The showdown over the sale of used compact discs has escalated dramatically in recent months. This is clearly an issue where no one can afford to stand on the sidelines.
The simple, inescapable fact is that the sale of used and promotional CDs cheats songwriters, recording artists, producers and all the others up and down music's food chain out of the royalties they depend on to earn a living.It has been estimated that an unchecked used CD market could grow to as much as 20 percent of unit volume in the next five years, and that loss of income to the majority of those in our artistic community, who are already living perilously close to the edge of financial ruin, will spell disaster.
The growth of the used CD market will not only dramatically impact the sales of new recordings, it also will dig deeply into catalog sales. Consumers who get turned on to an already established artist can be expected to seek out used copies of that artist's earlier recordings. No one from the artistic side gets a nickel from that transaction.
The musicians who are being damaged are the lesser known and cutting-edge artists that the used-CD retailers like to cite as beneficiaries of their practice. You've heard the argument before: New artists supposedly benefit from used and promo CD sales because consumers are more likely to take a chance on the unfamiliar if it doesn't cost as much.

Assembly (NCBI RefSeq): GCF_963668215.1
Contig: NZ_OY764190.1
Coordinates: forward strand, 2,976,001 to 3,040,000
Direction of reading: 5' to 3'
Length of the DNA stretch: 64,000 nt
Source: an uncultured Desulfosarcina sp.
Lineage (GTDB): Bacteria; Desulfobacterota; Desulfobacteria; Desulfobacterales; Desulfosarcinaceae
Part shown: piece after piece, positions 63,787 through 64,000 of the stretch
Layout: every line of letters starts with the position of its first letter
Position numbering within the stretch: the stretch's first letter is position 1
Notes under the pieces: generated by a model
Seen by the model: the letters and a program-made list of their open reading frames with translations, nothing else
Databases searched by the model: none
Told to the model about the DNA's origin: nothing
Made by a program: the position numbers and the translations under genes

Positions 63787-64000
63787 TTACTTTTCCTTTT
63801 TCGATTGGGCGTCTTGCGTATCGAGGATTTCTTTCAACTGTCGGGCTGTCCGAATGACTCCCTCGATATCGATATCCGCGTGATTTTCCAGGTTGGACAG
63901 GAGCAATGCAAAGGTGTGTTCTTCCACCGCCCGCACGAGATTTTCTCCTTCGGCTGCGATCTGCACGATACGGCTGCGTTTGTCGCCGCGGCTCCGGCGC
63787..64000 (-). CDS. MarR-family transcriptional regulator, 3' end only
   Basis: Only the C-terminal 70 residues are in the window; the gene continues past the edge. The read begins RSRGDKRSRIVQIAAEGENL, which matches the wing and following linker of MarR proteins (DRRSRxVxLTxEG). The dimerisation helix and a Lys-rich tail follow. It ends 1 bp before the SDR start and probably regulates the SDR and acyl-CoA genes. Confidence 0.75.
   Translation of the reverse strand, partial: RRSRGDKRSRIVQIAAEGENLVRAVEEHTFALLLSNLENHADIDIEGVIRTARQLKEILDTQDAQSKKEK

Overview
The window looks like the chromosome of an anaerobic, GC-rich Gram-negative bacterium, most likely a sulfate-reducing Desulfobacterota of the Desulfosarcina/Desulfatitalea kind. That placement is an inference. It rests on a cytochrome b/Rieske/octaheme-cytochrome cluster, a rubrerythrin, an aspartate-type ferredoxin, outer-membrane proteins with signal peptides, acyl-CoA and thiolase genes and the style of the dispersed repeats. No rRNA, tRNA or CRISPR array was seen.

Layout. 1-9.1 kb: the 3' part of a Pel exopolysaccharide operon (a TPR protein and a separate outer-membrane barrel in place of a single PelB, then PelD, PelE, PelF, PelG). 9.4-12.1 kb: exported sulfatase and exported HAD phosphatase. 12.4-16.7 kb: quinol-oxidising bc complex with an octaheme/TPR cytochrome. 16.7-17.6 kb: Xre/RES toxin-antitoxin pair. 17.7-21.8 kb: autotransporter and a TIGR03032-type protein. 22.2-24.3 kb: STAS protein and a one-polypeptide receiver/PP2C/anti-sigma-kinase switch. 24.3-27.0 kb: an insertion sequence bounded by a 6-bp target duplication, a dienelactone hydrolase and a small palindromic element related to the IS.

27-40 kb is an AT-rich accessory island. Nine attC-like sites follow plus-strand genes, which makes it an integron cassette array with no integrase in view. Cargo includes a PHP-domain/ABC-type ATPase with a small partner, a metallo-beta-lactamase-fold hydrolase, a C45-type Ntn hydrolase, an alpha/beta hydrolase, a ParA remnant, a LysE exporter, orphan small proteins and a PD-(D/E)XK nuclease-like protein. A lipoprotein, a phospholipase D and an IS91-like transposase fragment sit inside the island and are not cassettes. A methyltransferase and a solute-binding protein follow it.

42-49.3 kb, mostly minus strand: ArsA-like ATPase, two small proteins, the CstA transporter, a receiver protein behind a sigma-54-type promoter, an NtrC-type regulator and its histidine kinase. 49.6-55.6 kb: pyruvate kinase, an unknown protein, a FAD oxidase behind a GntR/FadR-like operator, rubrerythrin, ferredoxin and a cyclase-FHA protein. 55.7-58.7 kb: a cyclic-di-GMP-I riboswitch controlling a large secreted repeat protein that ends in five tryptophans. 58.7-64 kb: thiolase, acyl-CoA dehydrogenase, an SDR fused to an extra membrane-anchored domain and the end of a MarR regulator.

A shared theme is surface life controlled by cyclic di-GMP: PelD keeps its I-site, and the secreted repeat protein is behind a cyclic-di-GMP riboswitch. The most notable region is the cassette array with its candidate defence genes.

The problem is that, even in the best-case used-CD scenario, where consumers buy a recording they otherwise would have ignored, the artist still gets nothing.
But the more likely scenario, especially with retail outlets stocking used and new CDs alongside each other, is that customers who walk in planning to buy a specific new CD will instead walk out with its used equivalent.
As retailers repeatedly reap profits from the sale of used product, the artist gets less than zero, and the loss in sales means fewer artists will manage to even recoup recording costs.
That will cause labels to take fewer chances on unproven music forms, which will inevitably curtail the development of alternative music forms and artist development. It ultimately will shrink our talent pool. This loss in revenue will be passed back to the consumer through higher CD prices.
This is all reminiscent of the battle that took place a few years ago in which the industry fought successfully to eliminate the record rental nemesis. The regrettable difference is that we were fighting together on the issue - everyone had something to lose, and that victory was only achieved by the imposition of federal legislation.
The National Academy of Recording Arts & Sciences is committed to preserving and promoting the rights of our constituents - the artists and technicians who together create this country's musical legacy.
It is incumbent upon us, and the recording industry as a whole, to actively oppose the proliferation of the used CD trade with every fiber in our being. The greed of retailers must not be allowed to ride the curl of the digital revolution at the expense of our artists, songwriters, musicians and recording community.
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